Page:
Yunker, James A.
YUNKER, James A.
PERSONAL: Male. Education: Fordham University, B.A. (magna cum laude), 1965; University of California, Berkeley, M.A. (economics), 1966; North-western University, Ph.D. (economics), 1971.
ADDRESSES: Office—Western Illinois University, College of Business and Technology, Stipes Hall 442, Macomb, IL 61455. E-mail—[email protected]
CAREER: Author, economist, and educator. Western Illinois University, Macomb, assistant professor, 1968–74, associate professor, 1974–78, professor of economics, 1978–.
Socialism in the Free Market, Nellen Publishing Company (New York, NY), 1979.
Integrating Acquisitions: Making Corporate Marriages Work, Praeger (New York, NY), 1983.
Socialism Revised and Modernized: The Case for Pragmatic Market Socialism, Praeger (New York, NY), 1992.
World Union on the Horizon: The Case for Supernational Federation, University Press of America (Lanham, MD), 1993.
Capitalism versus Pragmatic Market Socialism: A General Equilibrium Evaluation, Kluwer Academic Publishers (Boston, MA), 1993.
Economic Justice: The Market Socialist Vision, Rowman & Littlefield Publishers (Lanham, MD), 1997.
Toward Genuine Global Governance: Critical Reactions to "Our Global Neighborhood," Praeger (Westport, CT), 1999.
Common Progress: The Case for a World Economic Equalization Program, Praeger (Westport, CT), 2000.
On the Political Economy of Market Socialism: Essays and Analyses, Ashgate (Burlington, VT), 2001.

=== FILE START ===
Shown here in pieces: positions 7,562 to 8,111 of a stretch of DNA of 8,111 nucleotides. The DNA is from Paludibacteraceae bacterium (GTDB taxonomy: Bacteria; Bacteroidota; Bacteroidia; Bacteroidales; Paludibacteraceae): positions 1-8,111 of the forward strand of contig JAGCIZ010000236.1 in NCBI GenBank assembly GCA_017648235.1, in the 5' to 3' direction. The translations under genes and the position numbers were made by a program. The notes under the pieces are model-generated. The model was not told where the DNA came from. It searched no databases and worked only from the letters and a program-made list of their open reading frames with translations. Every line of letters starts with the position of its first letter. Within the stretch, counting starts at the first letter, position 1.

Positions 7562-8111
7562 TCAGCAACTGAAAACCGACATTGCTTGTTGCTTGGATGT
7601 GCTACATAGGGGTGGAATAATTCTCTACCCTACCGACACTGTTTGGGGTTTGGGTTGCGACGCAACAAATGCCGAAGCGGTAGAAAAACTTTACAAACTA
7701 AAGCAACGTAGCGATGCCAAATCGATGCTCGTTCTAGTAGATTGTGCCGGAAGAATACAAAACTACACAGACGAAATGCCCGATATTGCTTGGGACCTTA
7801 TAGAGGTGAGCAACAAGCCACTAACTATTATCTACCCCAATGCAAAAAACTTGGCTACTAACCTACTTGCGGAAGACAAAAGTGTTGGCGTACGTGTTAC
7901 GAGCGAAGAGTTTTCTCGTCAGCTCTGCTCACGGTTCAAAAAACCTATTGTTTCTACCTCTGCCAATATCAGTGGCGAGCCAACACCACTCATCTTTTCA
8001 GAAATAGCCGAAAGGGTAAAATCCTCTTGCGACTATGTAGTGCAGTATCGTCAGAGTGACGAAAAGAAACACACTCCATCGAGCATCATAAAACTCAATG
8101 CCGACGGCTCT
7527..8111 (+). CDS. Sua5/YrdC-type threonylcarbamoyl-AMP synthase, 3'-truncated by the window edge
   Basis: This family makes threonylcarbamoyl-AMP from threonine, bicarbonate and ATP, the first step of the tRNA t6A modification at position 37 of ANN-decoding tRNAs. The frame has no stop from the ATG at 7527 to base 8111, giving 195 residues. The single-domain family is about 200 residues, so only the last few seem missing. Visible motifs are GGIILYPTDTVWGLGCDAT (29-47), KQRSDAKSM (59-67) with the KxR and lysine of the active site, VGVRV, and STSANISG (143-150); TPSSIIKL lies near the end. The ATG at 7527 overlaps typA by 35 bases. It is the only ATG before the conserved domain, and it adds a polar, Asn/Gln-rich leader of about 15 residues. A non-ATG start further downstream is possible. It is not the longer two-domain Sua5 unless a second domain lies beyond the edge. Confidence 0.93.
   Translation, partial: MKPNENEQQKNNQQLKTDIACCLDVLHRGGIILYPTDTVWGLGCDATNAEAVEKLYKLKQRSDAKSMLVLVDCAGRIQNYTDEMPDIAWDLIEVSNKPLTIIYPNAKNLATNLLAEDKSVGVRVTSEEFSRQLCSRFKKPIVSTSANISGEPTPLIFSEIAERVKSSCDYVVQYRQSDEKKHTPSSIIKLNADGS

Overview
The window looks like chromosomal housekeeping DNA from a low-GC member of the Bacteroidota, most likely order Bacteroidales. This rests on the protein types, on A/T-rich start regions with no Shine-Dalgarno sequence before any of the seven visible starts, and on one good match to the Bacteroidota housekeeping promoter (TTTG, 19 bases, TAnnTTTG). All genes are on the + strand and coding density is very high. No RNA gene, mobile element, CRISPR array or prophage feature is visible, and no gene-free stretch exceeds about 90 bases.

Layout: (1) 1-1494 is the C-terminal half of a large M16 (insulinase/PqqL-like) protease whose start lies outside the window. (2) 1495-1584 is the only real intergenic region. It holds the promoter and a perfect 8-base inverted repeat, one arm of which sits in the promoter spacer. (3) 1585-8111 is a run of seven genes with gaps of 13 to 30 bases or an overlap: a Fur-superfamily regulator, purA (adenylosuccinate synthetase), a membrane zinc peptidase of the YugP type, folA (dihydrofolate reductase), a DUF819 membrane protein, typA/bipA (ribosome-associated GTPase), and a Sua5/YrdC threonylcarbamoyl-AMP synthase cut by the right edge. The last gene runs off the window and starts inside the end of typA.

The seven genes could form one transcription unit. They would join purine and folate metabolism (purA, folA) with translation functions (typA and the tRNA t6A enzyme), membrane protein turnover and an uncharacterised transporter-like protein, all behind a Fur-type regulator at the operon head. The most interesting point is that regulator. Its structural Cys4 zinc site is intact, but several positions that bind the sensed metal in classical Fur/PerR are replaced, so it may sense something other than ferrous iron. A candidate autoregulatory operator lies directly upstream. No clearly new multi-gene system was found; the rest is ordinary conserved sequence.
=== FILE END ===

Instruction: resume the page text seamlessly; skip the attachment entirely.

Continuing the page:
Capital Management Effort: Theory and Applications, Ashgate (Burlington, VT), 2004.
Contributor to scholarly journals and publications, including Eastern Economic Journal, Review of Quantitative Finance and Accounting, Public Finance Review, Journal of Economic Education, Journal of Post-Keynesian Economics, Journal of Comparative Economics, Journal of Developing Areas, Review of Business and Economic Research, Annals of Public and Cooperative Economy, Library Acquisitions: Practice and Theory, Nebraska Journal of Economics and Business, and Comparative Economic Studies.
SIDELIGHTS: A prolific author and economist, James A. Yunker is the author of numerous books and dozens of magazine and journal articles on economic topics and related subjects. Yunker's work focuses on market socialism, world government, and capital wealth. In a statement posted on the Western Illinois University Web site, Yunker commented that "one of the nice things about economics is that its concepts and methods can be sensibly applied to a tremendous range of interesting problems and issues."
Socialism Revised and Modernized: The Case for Pragmatic Market Socialism collects twenty-five papers published by Yunker in a variety of publications since 1973. Yunker offers a radical—at least to capitalists—idea for switching the current American economic system into one based on pragmatic market socialism, a system "designed to ameliorate great inequality in the distribution of unearned property returns while preserving the efficiency of the contemporary capitalist system," according to Gladys Parker Foster in the Journal of Economic Issues.
In modern developed nations, particularly the United States, "the question is how to reconcile the rising output potential provided by technological progress with the efficient reductions in input use, especially labor use, that currently create substantial unemployment in market economies," stated Holland Hunter in Comparative Economic Studies. Technology continues to fulfill its promise by reducing the need for human labor, but workers whose jobs and incomes are displaced by technology struggle to retain reasonable employment, livable wages, and appreciable economic purchasing power.